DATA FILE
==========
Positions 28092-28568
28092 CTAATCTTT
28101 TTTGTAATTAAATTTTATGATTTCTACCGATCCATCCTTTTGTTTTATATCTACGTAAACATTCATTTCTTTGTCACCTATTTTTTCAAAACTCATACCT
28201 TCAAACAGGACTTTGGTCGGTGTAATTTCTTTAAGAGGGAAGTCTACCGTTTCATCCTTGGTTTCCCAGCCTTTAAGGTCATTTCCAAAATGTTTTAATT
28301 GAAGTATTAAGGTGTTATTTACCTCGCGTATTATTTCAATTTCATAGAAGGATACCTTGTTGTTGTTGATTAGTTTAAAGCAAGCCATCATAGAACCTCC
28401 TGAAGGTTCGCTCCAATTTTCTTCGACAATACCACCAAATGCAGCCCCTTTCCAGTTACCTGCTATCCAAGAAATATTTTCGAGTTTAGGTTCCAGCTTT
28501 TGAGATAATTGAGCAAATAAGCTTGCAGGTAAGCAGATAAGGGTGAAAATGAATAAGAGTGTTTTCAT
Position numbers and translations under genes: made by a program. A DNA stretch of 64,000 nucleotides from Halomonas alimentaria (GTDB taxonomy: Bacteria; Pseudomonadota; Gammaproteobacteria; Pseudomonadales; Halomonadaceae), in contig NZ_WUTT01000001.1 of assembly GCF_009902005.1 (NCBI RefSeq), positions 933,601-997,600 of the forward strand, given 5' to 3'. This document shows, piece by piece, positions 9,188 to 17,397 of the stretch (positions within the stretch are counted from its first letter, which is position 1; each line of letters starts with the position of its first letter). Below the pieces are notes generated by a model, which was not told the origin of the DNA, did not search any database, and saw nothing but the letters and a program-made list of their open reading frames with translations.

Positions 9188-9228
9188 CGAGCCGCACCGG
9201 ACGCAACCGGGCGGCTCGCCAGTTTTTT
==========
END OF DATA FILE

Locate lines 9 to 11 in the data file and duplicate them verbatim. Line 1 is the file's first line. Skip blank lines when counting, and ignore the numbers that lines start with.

Positions 9188-9228
9188 CGAGCCGCACCGG
9201 ACGCAACCGGGCGGCTCGCCAGTTTTTT